books on subjects like architecture, poetry and Mexican culture; upside down
buckets and a converted wheelbarrow serve as seating. On a nearby wall,
several large maps are displayed, showing growth and population densities over
time in Mexico City; on a circular table, a plant sits on top of a collage of
photographs—images from his neighborhood that the artist had taken with a
simple camera. Another wall addressed
Mexican and Latin American socio-political issues. Because we were literally
looking to “wrap” this “resource room” around the plate section of the book, we
decided to saddle stitch the entire publication.
This ended up being more of a challenge than we anticipated. Saddle
stitching 240 pages is not really recommended, so we asked our most trusted
printer, Shapco Printing, to help us find the right bindery for the job (which
ended up being an industrial stitcher in Stillwater, Minnesota that sews
sailboat sails together). We consider our printers to be collaborators and we
look to them for ideas and innovation in materials. To many of our designers at
the Walker, Shapco feels like a second home, as they have spent late nights
there wandering the halls between press checks, napping on the couch and exploring the nooks and crannies of the shop.
Our main print rep, Joe Avery, constantly brings new techniques to our
attention, simultaneously indulging us in our most outlandish schemes and
pulling us back to reality when we stray too far. His commitment to excellence
and innovation in print makes him a valued collaborator at the Walker. During the mockup process, Shapco suggested that we use a thick, plastic
paper for the cover, which could handle the intense stitching without ripping
at the seams. At first, the plastic paper seemed at odds with our idea of the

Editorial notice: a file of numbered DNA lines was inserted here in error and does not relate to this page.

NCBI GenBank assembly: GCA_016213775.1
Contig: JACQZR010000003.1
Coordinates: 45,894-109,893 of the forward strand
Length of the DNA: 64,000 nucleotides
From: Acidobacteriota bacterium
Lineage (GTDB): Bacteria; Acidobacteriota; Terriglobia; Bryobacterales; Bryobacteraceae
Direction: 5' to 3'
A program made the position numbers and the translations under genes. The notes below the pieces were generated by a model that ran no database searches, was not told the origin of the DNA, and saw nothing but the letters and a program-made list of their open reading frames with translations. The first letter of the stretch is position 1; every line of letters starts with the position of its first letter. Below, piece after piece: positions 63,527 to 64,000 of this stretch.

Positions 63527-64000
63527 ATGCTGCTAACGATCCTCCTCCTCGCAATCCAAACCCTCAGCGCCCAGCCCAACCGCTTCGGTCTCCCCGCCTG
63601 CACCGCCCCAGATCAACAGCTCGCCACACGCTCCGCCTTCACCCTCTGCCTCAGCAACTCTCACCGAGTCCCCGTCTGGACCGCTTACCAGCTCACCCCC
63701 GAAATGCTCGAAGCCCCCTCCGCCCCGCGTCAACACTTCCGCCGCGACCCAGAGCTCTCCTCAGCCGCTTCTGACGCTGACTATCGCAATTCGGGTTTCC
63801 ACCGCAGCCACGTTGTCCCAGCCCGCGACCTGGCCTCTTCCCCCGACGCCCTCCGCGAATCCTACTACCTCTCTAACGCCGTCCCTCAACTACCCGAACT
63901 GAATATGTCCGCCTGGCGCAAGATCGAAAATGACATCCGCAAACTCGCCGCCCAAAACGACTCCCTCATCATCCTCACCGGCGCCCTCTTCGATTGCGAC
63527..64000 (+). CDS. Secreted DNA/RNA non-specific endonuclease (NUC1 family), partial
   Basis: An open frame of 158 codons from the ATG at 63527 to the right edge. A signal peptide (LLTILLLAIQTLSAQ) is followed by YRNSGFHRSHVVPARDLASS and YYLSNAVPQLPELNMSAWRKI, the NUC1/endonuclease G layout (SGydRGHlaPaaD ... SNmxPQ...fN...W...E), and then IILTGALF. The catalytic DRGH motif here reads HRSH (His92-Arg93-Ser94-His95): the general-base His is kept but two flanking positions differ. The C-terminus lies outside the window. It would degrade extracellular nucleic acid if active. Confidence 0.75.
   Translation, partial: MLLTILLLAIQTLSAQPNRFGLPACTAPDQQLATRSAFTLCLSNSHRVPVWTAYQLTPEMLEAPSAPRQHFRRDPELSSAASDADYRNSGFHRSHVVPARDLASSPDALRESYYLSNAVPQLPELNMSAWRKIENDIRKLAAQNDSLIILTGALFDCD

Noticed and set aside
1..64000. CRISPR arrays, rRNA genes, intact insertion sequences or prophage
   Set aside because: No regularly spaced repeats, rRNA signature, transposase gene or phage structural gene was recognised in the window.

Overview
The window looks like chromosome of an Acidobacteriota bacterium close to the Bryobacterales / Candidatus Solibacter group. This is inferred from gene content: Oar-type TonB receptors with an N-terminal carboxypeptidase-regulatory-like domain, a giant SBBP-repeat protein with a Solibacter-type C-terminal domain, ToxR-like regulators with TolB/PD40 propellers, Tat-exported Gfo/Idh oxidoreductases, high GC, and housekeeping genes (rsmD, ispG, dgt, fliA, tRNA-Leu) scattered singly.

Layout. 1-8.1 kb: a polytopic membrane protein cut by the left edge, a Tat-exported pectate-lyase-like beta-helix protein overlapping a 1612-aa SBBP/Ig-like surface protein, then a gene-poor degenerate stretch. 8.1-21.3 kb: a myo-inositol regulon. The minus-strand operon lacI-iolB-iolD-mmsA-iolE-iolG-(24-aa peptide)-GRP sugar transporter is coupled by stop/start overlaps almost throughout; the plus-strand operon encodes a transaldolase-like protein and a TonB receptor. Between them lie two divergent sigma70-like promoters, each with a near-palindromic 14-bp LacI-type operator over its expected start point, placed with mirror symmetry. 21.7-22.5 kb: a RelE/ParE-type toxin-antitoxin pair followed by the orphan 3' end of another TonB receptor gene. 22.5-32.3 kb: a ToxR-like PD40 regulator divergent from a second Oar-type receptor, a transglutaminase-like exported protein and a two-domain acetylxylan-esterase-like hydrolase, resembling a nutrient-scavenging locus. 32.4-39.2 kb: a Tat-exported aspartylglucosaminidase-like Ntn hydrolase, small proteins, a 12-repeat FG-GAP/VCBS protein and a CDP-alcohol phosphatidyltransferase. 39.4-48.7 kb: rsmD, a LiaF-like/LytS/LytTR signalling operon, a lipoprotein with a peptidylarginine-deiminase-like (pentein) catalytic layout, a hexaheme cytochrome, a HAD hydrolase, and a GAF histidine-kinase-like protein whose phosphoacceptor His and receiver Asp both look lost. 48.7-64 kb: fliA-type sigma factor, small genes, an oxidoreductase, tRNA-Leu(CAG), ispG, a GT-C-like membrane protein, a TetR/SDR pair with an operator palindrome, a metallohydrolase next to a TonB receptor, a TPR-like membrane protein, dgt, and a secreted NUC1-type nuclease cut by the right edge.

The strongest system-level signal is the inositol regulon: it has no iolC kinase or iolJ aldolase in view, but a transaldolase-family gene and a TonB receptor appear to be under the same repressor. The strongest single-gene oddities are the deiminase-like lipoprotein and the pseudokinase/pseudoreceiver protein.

artist’s work—we knew we wanted materials that reflected the autoconstrucción
concept and the artist suggested humble materials such as newsprint and
cardboard (ironically, what artists consider to be humble materials in
bookmaking often equate to incredibly expensive production costs). The more we played with it, the more it felt appropriate
to mash up disparate paper aesthetics in the catalogue. If the body stock
(French Duratone) was our brick and mortar, the cover stock was our vinyl
siding and PVC pipe. And the fact that the material made the most sense from a
construction durability standpoint is what most aligned it with the autoconstrucción concept.
One of Cruzvillegas’ most identifiable methods of creating sculptures involves
stacking objects one on top of the other. During the sketching process, Carlos hit upon this idea of “stacking,” and used it quite
literally to begin arranging the artwork plates and the texts in the catalogue. I think this strategy, which would typically feel quite awkward in another context, worked beautifully, and created a highly unique feeling for the book.
The design of the cover was the last piece of the puzzle. We knew we wanted
something memorable and singular that would illustrate the stacking concept and,
by extension, the idea of autoconstrucción.
So Carlos created the most archetypal, abstracted iteration of the stacking
concept possible, and we foil-stamped that on top of a beautiful image of
architecture that the artist had taken.
At this point in our design process, the designer hands over the images
to our in-house pre-press image specialist, who corrects
and enhances all of the imagery. From there, the designer press checks the
book, identifying and reacting to unexpected production issues (for example, a
foil stamp that threatens to melt the plastic cover). In the end, 2,400 copies
of the book were printed, and it will be archived in libraries and museums
around the world.
Having been a designer in our in-house studio and having designed my
fair share of Walker books, I can speak for the Walker designers when I say
that these books are almost overburdened with their potential, and living up to
this potential while keeping them under control is half the battle for everyone
involved. They can be overwhelming, inspiring, frustrating, deliriously painful
labors of love that inevitably result in esoteric back stories that only the designers
and curators are privy to. (Read more about the concepts that informed Carlos’ design process here.) I asked Carlos to sum up this feeling with one
word and his response was “stress dream.”
Emmet Byrne is the Design Director at the Walker Art Center. With Alex DeArmond and Jon Sueda he co-publishes the Task Newsletter.